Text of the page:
Giving Birth to Light Part 1: Saraswati’s Day

Jump to Creamy Tofu and Broccoli Skillet

Jump to Punjabi Sweet Rice

Since I’ve been grappling with the “winter blues,” on top of the other stressful things in my life that are not made easier by said affliction, I began scouring the internet for ideas to pull myself out of this funk.  I stumbled upon this interesting article from DivineCaroline, which offered many good suggestions, including light therapy, exercise, and aromatherapy.  I realized that one of the reasons I’d been enjoying cooking beans and tacos is because the smell of these foods is a form of aromatherapy, letting my mind wander off to childhood nostalgia.  I also found that brightening up the house has been helping.

Yesterday had a particularly sunny afternoon.  It was a relief, because it’s been so overcast and gloomy for the past few weeks. I pulled up all the blinds on the west-facing side of the house to let in the light.  I can see a pond from these windows, and the way the sunlight reflected off the pond and bounced into the house just made everything seem warm and cheery.  I played happy music and danced around with the kids.  I let them play with brightly-colored paints and stickers and construction paper and hung their art on the walls to add color to the house.  And it seemed like the sun took forever to set, which was a beautiful feeling.

It gave me energy I hadn’t felt in a couple months.

Suddenly I found myself seriously working on some creative writing–a hobby I had not touched in years, except to flirt with, because law school had literally killed the artist/writer in me (that is, apparently, the sad truth for a lot of lawyers).  Being able to write, to create, again was a beautiful feeling.

Maia 20 Tau in Pleiades

The Pleiades - Image via Wikipedia (public domain)

Last night, we had a good half hour of a clear sky, with a very thin slit for a moon, so for the first time since we’d gotten a telescope (my husband received it as a prize from work around the new year), we were able to use it.  We zoomed in on the Pleiades and showed them to the girls.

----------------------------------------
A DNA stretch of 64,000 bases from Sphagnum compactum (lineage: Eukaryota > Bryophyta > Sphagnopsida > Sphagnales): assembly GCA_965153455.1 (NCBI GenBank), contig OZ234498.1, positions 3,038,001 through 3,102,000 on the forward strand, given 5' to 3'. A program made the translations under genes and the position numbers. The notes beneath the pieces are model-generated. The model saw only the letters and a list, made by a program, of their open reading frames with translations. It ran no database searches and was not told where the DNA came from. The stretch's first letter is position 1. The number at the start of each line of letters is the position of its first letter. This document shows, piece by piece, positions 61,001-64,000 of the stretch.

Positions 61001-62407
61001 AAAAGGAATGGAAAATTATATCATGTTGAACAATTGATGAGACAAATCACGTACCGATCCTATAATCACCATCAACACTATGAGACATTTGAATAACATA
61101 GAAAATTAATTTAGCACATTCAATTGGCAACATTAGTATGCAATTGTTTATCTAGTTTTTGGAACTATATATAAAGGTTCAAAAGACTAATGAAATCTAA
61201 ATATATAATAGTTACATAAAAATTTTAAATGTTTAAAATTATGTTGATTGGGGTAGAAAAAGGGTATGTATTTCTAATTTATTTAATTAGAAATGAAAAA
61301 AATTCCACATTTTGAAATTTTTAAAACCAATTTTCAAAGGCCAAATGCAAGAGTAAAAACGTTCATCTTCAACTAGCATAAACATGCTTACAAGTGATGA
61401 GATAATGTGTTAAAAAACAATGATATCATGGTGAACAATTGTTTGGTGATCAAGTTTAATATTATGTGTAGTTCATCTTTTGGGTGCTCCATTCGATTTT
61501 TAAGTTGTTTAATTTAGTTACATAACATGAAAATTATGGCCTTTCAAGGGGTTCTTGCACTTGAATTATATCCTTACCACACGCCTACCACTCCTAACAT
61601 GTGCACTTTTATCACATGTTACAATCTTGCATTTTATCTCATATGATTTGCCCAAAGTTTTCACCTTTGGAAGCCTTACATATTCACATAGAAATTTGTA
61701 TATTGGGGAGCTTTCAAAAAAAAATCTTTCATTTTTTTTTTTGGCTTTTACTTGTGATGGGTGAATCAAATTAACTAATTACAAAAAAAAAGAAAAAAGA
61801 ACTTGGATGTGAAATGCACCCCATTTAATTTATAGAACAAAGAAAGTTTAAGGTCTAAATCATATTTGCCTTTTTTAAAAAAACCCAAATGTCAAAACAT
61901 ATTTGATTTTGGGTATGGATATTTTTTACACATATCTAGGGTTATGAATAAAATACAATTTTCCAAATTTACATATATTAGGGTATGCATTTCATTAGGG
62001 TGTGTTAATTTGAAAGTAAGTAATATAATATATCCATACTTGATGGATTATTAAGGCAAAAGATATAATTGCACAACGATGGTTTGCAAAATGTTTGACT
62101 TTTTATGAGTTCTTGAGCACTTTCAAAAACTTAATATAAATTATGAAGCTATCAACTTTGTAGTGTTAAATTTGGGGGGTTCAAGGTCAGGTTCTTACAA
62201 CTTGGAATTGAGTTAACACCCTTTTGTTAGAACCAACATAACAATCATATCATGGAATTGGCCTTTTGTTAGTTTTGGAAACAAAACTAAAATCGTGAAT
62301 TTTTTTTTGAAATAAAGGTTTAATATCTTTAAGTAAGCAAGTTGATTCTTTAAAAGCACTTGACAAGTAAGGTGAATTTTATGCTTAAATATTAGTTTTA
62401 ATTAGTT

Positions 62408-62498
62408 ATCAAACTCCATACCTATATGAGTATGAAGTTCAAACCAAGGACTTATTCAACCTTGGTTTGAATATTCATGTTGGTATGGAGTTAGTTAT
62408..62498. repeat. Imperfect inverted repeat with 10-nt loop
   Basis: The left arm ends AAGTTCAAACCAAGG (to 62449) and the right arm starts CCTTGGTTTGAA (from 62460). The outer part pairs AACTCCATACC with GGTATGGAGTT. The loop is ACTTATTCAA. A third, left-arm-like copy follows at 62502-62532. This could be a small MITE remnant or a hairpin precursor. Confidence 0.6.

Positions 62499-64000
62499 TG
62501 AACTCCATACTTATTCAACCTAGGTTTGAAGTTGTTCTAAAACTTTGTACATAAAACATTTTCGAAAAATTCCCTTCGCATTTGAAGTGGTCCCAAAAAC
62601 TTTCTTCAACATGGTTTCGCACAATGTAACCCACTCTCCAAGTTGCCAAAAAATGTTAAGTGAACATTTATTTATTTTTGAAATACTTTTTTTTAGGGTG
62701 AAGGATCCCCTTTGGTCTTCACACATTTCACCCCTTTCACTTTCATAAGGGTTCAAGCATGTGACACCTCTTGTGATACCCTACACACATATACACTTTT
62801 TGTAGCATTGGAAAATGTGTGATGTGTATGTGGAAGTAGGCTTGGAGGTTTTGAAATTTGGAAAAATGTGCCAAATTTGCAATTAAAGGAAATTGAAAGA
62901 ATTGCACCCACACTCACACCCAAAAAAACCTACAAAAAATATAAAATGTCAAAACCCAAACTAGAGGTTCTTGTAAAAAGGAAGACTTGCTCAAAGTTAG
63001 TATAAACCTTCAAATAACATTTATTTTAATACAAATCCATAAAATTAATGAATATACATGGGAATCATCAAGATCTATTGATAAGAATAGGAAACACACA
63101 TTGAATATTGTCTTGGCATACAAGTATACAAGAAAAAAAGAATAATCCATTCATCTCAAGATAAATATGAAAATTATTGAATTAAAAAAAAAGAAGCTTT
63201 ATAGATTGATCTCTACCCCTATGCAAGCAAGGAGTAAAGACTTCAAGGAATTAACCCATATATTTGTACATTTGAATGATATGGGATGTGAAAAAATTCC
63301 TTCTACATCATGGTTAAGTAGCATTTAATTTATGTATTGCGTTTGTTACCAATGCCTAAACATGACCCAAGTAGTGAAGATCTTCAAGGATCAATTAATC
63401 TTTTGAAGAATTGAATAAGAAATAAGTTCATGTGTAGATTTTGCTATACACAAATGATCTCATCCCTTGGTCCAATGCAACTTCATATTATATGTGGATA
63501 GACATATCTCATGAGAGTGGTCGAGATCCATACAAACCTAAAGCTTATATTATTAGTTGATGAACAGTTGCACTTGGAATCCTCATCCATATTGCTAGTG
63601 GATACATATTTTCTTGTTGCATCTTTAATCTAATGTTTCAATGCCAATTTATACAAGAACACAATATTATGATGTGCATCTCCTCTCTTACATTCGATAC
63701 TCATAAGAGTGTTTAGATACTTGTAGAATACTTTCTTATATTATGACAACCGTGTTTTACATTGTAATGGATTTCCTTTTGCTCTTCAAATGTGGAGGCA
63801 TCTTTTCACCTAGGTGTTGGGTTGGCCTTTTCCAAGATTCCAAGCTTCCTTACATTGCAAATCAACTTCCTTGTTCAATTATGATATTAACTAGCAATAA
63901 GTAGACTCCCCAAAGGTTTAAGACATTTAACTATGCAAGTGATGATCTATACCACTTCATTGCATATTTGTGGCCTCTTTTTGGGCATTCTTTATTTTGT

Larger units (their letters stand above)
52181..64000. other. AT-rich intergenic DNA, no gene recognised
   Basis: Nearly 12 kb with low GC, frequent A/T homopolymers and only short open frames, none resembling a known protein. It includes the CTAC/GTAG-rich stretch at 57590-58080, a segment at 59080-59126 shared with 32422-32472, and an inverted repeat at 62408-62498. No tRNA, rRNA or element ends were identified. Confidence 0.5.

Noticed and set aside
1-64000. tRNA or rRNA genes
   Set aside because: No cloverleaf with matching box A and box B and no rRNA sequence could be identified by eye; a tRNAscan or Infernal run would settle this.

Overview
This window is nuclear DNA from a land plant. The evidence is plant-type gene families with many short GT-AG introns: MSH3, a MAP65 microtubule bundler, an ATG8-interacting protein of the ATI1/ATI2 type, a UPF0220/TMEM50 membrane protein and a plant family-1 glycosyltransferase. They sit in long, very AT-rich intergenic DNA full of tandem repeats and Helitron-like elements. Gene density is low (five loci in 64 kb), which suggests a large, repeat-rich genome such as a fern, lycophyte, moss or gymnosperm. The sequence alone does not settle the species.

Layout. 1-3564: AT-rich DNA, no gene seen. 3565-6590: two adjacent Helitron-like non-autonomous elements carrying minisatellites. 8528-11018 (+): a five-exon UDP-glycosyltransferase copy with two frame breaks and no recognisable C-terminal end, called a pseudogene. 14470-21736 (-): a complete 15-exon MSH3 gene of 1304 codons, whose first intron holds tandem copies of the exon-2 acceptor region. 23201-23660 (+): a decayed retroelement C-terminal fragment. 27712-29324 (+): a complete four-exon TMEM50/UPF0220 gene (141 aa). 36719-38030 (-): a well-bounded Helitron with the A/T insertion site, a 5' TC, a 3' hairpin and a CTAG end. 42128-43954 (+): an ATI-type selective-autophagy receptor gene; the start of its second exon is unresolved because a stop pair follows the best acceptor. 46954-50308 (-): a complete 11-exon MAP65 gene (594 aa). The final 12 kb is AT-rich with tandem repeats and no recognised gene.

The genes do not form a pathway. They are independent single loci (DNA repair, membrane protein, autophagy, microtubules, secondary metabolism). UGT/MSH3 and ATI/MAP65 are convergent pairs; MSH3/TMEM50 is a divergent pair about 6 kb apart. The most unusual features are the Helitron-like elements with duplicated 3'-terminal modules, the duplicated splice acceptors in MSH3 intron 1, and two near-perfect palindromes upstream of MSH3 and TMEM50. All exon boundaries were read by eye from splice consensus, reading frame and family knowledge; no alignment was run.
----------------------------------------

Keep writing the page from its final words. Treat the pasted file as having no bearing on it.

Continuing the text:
The experience of stargazing with the girls, appreciating the awesome bigness of the universe, helped me to remember that my problems are so small and temporal in comparison.  After my husband took the kids inside for bed, I remained outside with the telescope, sitting on the frozen grass, listening to honking flocks of geese in their nocturnal southward journey, falling in love all over again with another one of my interests that I’d abandoned over the years.

One of the seven Pleiades in Greek mythology, and the brightest of the seven stars in the cluster, is Maia.  She is a gentle nurturer and mother of Hermes.  In Roman mythology, she became one of the Earth Mother goddesses.  In retrospect, it seemed fitting that I spent so much time admiring Maia as both the star and the goddess, with Saraswati‘s day on the horizon.

English: Painting of the Goddess Saraswati by ...

The Goddess Saraswati - Image via Wikipedia (public domain)

Saraswati, in Hinduism, is the goddess of wisdom, knowledge (both scholarly and spiritual), creativity, and the arts (visual, musical, and literary).   She is also the one who gives each person his/her essence of self.  She is the wife of Brahma, the Hindu creator god.  She is gentle, wise, and unmoved by material riches (depictions of her rarely show her wearing more than a couple gold pendants).  White geese and swans are sacred to her, and some Hindus believe that books are one of her embodiments (stepping on or destroying a book is therefore very offensive to Saraswati).  Colors associated with her are white, which symbolizes purity and simplicity, and yellow, the color of rebirth of the sun (the days are getting longer again) and the mustard plants that bloom during her festival.

Today is Vasant Panchami, the Hindu festival that honors Saraswati.  Since yellow is one of her colors, Hindus prepare dishes that are yellow in her honor.  They place books at her altar and academic institutions hold services to venerate her.  Children fly kites, filling the sky with color, bringing vibrant life to the dead winter skies.  Part of the purpose of these celebrations is to surrender oneself to nature, the rebirth of light, and the creativity associated with it.